Voters selecting new mayors in 2 large Tennessee counties

Lee Harris and David Lenoir

MEMPHIS, Tenn. — Voters in Tennessee’s largest county will decide Thursday whether a state Senator or a county Trustee will be their mayor for the next four years.

In Shelby County, Republican David Lenoir and Democrat Lee Harris are vying to replace Mark Luttrell, a two-term Republican mayor who cannot run again because of term limits. The winner will preside over a county with a population of about 930,000 in West Tennessee.

Shelby County includes the city of Memphis, which elects its own mayor but also falls under the purview of the county mayor. Memphis’ current mayor is Jim Strickland.

Both Harris and Lenoir have name recognition. Harris is a University of Memphis law professor and a former Memphis City Council member. He served as the Senate Minority Leader in the General Assembly and has been outspoken on several issues, including his support of the removal of three statues of Confederate leaders from public parks in Memphis.

Lenoir played football at the University of Alabama and then worked in the financial services industry before he was elected to serve as the county Trustee — also known as the county’s banker — in 2010. His name appears on property tax bills sent to Shelby County homeowners.

The race has been contentious at times. Lenoir has claimed Harris is weak on crime, and Harris has said Lenoir has been part of a political establishment that lacks energy.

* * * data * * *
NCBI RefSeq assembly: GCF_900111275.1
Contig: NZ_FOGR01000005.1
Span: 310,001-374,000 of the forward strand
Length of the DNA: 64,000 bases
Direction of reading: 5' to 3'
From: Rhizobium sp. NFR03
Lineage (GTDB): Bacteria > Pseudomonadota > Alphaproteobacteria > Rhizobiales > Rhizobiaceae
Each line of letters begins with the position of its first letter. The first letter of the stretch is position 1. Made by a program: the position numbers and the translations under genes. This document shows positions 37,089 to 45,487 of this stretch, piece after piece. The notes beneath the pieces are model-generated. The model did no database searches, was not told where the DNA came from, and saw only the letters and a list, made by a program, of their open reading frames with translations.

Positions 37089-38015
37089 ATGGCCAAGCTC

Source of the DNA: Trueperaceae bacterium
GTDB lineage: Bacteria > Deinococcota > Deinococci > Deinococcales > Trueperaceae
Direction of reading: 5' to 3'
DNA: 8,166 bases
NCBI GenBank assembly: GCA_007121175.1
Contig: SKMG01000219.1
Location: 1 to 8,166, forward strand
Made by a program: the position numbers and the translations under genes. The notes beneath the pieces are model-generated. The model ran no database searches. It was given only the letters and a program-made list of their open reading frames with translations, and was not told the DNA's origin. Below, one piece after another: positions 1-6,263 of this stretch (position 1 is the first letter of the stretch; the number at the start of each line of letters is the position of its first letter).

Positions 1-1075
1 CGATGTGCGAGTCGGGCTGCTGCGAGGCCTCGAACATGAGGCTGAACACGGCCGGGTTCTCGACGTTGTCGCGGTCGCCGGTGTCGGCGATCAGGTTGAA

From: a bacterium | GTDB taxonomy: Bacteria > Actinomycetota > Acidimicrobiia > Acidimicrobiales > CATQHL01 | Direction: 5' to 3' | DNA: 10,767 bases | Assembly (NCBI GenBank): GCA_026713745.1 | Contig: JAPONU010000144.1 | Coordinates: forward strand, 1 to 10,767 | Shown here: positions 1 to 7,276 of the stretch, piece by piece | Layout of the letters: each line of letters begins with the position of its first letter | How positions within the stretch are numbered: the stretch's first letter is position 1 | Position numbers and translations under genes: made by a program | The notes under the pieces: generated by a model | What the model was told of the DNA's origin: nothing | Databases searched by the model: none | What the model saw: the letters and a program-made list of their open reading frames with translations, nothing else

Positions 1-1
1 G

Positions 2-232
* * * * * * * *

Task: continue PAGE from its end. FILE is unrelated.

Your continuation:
Voters could make their decisions along racial lines. Lenoir is white, Harris is black.

Experts say voter turnout is a key factor in the election. Turnout is typically lower in election years when there is no presidential race. Suburban white voters in the county typically have a good turnout — a fact that benefits Lenoir — so a strong showing from voters in the majority-black city of Memphis would help Harris, said Marcus Pohlmann, a political science professor at Rhodes College.

“There’s a lot of Democratic intensity across the board and across the country it seems, and whether that will be reflected in a larger than normal city Democratic vote remains to be seen,” Pohlmann said Monday.

Election data shows that about 15 percent of voters went to the polls for early voting.

“I had hoped for more but it is a primary, so frequently people wait until Election Day to vote,” Linda Phillips, the county’s elections administrator, said in an email.

Meanwhile, across the state in East Tennessee, voters in Knox County will also be choosing their next mayor. The race in the solidly Republican county pits GOP candidate Glenn Jacobs, a small business owner and former WWE wrestler known as Kane, against Democrat Linda Haney, who ran small businesses with her husband before she retired.

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